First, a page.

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Toddler battles 'one-in-a-million' cancer
5:02pm Wednesday 21st August 2013 in News
A BRAVE tot who is overcoming a one-in-a-million form of cancer has been banished into darkness by his own immune system due to an allergy to the sun.
Two-year-old Leighton Brownrigg, from Stourport, has been diagnosed with photosensitivity - the abnormal reaction of skin to light and sunlight.
The condition means he is not allowed to go outside and even has to cover up every inch of his body and wear high strength sun-cream when in the house.
The diagnosis is a cruel blow as the toddler is recovering from a rare form of leukemia called Juvenile Myelomonocytic Leukaemia (JMML), which affects just one in a million children worldwide.
Since having a bone marrow transplant, little Leighton has been left with no immune system, which doctor believes could have caused his Photosensitivity.
Scorching temperatures recently have left the youngster suffering and caused his skin to severely crack and split, leaving him with agonising blisters.
His devastated mum Zoe, 22, said: “He is not allowed outside at all. He can only travel early in the morning or a night time but only in a car with tinted windows and air con.
“I have to keep the curtains at home closed and the blinds shut.
“I have to cover him up as much as possible because it is so hot and cover him in factor 50 plus sun cream even when he is indoors.
“He is living in darkness.”
Ms Brownrigg has to apply factor 50 plus sun cream to Leighton six times a day and bath him twice a day to prevent his skin from flaring up.
But his symptoms have persisted and he regularly has painful itchy rashes and sores all over his body.
The single mum said: “His skin will change colour from white to red. He is constantly scratching or picking his skin.
“It is very painful for him and he gets very agitated. He looks out the window and wants to play outside. He gets upset when he sees other people outside and he is locked up indoors. How do you explain to a two-year-old they can’t go outside - it is heartbreaking. I get really upset.
“I can’t take him out to keep him entertained. It is really hard. I have to rely on other people to get me a loaf of bread and things like that as I need to keep him indoors 24/7. The only time I leave him is when I go to work.”
He is undergoing daily tests at Birmingham Children’s Hospital, where he is currently receiving treatment for his leukaemia. He also has to go to Rotherham General Hospital every two weeks for two days for specialist treatment using ultraviolet light, called Extracorporeal Photopheresis (ECP), which could make make his Photosensitivty even worse and leave him needing special sunglasses.
Leighton was diagnosed with JMML in February last year and after waiting six months underwent a bone marrow transplant in August 2012.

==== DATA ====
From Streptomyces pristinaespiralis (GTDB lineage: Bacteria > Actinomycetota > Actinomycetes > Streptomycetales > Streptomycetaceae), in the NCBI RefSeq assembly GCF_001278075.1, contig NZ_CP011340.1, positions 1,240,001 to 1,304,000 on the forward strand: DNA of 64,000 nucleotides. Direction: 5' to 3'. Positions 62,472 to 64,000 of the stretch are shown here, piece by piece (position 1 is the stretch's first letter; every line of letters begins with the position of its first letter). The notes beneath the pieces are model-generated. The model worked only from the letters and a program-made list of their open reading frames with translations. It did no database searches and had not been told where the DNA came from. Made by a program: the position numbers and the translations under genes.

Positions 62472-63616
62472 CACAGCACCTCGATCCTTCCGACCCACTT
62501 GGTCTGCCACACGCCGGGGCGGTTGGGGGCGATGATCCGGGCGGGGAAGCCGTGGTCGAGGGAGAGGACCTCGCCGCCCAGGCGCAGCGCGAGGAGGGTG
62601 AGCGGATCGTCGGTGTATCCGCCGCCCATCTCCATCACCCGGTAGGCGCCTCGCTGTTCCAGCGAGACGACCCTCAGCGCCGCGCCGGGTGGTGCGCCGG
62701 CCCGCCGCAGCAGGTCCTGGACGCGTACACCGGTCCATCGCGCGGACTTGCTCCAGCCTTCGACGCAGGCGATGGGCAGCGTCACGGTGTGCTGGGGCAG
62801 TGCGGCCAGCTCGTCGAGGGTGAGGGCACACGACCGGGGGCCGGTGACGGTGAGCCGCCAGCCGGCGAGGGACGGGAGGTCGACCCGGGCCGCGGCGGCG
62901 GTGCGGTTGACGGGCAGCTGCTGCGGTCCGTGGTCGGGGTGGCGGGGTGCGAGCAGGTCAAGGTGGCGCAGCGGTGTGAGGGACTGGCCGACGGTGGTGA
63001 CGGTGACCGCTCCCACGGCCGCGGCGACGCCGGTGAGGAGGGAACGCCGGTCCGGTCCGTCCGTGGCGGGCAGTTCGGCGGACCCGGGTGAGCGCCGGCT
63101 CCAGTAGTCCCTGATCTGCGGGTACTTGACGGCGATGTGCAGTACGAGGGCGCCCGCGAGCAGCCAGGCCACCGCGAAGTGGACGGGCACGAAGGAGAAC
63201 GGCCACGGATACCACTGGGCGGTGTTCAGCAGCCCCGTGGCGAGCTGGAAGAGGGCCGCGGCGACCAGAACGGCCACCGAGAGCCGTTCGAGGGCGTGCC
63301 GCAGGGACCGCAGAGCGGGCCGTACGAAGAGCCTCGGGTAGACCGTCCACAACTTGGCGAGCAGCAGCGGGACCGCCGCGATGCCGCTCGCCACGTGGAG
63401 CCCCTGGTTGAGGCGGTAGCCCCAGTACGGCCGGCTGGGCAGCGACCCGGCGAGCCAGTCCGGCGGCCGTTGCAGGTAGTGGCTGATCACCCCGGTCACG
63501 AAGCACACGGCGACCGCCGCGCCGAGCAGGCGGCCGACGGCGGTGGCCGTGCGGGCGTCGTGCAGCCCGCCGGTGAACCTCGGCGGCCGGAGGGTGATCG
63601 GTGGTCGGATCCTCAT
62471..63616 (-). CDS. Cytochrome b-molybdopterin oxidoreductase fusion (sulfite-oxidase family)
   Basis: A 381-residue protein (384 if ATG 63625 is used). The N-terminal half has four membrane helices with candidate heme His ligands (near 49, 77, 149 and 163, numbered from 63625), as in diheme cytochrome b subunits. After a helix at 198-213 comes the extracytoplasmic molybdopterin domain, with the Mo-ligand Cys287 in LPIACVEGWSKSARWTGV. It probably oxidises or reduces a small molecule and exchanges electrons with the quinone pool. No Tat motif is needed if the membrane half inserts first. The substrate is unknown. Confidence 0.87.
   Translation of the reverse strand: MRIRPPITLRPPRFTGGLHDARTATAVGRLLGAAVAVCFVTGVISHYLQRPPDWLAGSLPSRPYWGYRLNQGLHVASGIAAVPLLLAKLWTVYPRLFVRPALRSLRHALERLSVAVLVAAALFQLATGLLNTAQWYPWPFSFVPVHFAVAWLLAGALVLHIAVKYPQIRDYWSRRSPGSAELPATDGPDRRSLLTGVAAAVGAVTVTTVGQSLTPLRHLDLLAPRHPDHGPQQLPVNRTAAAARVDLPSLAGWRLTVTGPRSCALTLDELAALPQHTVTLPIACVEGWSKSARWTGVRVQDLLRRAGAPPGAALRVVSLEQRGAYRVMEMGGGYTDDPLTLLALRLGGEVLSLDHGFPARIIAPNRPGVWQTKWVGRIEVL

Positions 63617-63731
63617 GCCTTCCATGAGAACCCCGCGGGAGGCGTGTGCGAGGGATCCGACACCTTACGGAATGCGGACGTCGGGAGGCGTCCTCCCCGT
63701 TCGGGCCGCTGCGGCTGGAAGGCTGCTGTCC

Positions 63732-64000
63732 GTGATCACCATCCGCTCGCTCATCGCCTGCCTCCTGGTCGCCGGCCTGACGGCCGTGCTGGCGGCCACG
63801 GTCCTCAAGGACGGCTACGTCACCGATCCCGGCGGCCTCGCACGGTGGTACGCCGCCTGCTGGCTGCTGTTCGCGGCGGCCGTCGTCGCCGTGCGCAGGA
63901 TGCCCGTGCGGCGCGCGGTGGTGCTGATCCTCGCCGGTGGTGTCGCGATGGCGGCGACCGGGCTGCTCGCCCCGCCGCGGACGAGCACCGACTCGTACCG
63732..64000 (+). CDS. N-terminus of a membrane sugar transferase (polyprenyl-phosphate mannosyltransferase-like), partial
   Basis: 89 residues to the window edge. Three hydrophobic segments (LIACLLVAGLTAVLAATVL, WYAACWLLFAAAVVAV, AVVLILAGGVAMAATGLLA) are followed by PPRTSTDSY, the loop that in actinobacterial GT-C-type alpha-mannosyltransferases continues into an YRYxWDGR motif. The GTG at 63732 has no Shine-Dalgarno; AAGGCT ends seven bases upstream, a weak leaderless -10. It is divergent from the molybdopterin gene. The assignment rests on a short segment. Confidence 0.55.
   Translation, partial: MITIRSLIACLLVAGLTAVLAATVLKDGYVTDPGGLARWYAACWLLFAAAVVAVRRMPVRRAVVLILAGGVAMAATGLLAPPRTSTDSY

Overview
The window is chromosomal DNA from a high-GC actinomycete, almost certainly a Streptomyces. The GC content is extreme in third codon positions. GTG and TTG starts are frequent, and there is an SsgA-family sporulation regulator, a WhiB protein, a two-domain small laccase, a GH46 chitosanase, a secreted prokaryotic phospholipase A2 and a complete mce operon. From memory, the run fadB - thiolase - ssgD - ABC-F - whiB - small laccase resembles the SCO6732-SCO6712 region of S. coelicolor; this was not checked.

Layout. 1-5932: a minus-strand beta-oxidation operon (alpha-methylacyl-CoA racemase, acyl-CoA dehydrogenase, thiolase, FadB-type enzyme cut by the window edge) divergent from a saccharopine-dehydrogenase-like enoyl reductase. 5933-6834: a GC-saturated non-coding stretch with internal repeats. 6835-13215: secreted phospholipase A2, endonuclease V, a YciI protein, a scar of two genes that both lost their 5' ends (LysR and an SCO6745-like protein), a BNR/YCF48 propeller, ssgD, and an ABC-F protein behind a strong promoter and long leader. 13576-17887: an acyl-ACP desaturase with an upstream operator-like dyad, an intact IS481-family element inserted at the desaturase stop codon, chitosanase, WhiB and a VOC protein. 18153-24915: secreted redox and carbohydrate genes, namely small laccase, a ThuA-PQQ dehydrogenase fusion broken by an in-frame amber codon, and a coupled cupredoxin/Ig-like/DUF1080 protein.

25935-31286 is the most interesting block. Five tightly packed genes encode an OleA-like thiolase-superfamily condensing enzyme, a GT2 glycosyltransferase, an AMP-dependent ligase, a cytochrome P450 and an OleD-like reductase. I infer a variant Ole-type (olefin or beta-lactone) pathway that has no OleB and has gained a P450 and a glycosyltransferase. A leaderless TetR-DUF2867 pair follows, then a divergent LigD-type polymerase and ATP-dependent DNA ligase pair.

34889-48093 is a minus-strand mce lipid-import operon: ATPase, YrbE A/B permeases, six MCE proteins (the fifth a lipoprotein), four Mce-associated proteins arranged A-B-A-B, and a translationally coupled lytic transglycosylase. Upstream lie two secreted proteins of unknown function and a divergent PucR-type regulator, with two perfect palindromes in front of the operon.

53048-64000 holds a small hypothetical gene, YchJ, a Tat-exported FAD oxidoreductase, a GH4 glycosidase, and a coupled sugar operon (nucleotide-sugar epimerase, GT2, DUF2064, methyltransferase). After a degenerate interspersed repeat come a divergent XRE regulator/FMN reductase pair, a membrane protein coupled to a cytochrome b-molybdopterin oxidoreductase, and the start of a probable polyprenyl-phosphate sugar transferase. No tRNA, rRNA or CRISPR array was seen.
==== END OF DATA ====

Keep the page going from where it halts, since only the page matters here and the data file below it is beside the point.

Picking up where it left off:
Ms Brownrigg had rushed him to hospital the previous November after a meningitis-type rash appeared on his body.
Since the transplant, he has been plagued with health problems, including chronic Graft Versus Host disease, a complication which is associated with bone marrow transplants which has left him dependent on steroids.
His spleen and liver also ballooned to 15cm - triple the normal size - meaning the toddler was not able to crawl or roll over when he was younger.
Ms Brownrigg, a carer for dementia sufferers, added: “Leighton has no immune system. He has had 17 chest infections since the transplant.
“It feels like everything is getting worse at the moment. Everything that can go wrong has gone wrong but we have to just get on with it.
“It is only me and Leighton. You just have to carry on. I don’t believe in crying. I get angry with myself when I get upset.”
She is now fundraising so she can buy a new car which has tinted windows and air conditioning so she can transport Leighton to and from the hospital without his skin flaring up.
She has set-up a Facebook page called Leighton’s Fight, which has received hundreds of ‘likes’ and support from people.
Talking about Leighton, Ms Brownrigg added: “He has always been really sociable and is so laid back. His bravery amazes me.”
Dr Mark Velangi, consultant oncologist at Birmingham Children's Hospital, said: “About one to two percent of children with leukaemia have juvenile myelomonocytic leukemia (JMML).
“JMML mainly affects children younger than four years old, with the average age being two years old.
“It is a difficult cancer to treat. It is often resistant to chemotherapy, so bone marrow transplantation is currently the best therapy available.
“Leighton has had a bone marrow transplant, which went well and his leukemia is in remission. He now has graft vs host disease of his skin, which is a recognised consequence of the transplant.
"This results in red, itchy and flaky skin which has been sensitive to the sunlight. This has not been responsive to standard treatments and he is about to commence a new treatment called ECP (extra corporeal photophoresis) in a hospital in Rotherham. Despite this, his leukaemia remains in remission and overall we’re very pleased with his general progress.''
His bravery has been recognised by staff at the hospital, who have made Leighton one of the faces of its £4 million Children’s Cancer Campaign Appeal to improve the hospital.
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